My brother moved away when I was a small child but luckily my Mum ran a corner shop in Quarry Park Road (long since closed and converted to housing), we lived more or less opposite, and home games were always eagerly anticipated. The shop would stay open late for evening games; there were extra pasty deliveries for Saturday afternoons - the smell was delicious. Parking was a nightmare although I was too young to care.

Argyle's marketing department in those days used to send out a poster detailing all home games (reserves too in the Combination League back then but more of that on another day) and inside the poster was a pair of complimentary tickets. Dad was never much into football; Mum worked in the shop; my brothers had moved away; so one of our neighbours got a free ticket and took me along once a month.

What memories there were. I was 10 when Mariner and Rafferty led us to Promotion under Tony Waiters's managership in 1975. We beat Colchester 1-0 to go up. I was there when Jim Furnell saved a last minute penalty from Terry Venables in a Cup match v. Palace... Big crowds and electric atmospheres.

I guess the bug had bitten.

Attendance whilst I was at school was semi-frequent. My Mum sold the shop so the free tickets dried up, money restricted when I could go but I went whenever I could. After school I moved away and went to college in Gloucestershire and it was in my first year there that I really became hooked and there was no going back.

Living away from Plymouth the only contact I had with old friends was when we arranged to meet at matches. Christmas and Easter games became must-sees. Away games were chosen with a view to a studenty stop-over whenever possible and then came arguably Argyle's finest hour the run to the FA Cup semi-final in 1984. The impact of all ofthis on me as a young man was immense and my strongest and fondest footballing memories stem from this period.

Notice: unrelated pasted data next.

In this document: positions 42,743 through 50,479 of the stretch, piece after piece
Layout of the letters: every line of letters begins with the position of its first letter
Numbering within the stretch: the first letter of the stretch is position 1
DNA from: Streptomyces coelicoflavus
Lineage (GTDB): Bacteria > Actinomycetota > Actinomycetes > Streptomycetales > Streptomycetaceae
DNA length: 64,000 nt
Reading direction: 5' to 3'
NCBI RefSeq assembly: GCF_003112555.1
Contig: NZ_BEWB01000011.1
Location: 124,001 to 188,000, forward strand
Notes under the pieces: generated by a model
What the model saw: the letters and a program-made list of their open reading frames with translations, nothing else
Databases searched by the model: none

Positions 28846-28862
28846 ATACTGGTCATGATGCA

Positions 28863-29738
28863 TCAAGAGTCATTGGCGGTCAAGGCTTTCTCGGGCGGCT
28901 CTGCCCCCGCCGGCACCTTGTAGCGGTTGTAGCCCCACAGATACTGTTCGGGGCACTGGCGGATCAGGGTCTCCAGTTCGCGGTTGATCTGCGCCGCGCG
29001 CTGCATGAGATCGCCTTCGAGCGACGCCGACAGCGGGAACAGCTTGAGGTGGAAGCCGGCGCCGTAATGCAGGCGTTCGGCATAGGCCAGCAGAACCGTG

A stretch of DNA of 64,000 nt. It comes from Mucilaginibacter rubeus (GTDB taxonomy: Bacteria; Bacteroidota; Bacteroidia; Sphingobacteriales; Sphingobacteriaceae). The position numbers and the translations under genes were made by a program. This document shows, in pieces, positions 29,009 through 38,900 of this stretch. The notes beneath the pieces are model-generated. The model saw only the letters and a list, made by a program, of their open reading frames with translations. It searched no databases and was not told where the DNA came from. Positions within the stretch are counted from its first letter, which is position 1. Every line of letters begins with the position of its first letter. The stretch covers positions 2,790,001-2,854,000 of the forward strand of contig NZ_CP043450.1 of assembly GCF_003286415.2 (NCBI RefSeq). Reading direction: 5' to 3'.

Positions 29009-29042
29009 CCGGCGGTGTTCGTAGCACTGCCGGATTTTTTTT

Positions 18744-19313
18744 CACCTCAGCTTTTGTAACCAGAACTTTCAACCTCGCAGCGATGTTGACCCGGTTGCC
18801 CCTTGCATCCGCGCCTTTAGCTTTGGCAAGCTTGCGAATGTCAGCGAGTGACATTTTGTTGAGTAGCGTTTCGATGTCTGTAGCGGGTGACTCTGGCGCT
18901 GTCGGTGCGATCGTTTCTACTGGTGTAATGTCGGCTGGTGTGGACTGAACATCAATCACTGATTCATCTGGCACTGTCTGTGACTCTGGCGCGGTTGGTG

By the time we won promotion under Dave Smith in 1986 I was a lost cause.

Still the good times didn't last long. A series of disastrous managerial decisions led to Argyle sinking to their lowest ever position before there was improvement and then came the glory of the last few years.

Why Argyle? Who else could it possibly be?

Monday, December 12, 2005

What will be here?

I'm not sure really.

I suppose most of it will be Argyle-related with occasional musings on other things as they seem appropriate.

A few personal details would probably be useful so that you have an idea as to where I am coming from and they can be found on my profile.

Friday, December 09, 2005

Why "Serendipity"?

"The art of finding something by looking for something else"


"Good luck in making unexpected and fortunate discoveries"

or, perhaps most simply

"Good luck".

Should anybody ever stumble across this stuff I'd like to think that they consider themselves fortunate - even if only in a very small way.

"Serendipity" was also the name of a character in the film Dogma (highly recommended - very funny) and she was played by the beautiful actress Salma Hayek...

It's a word I have also introduced to football circles by using it as a name for any fantasy football teams which I run.

Time to stop; I'm getting nerdy.

Thursday, December 08, 2005

Hello World

I don't know what I'm doing and only fell into this by accident.

Will I ever keep it up and will anybody ever care?

Time will tell.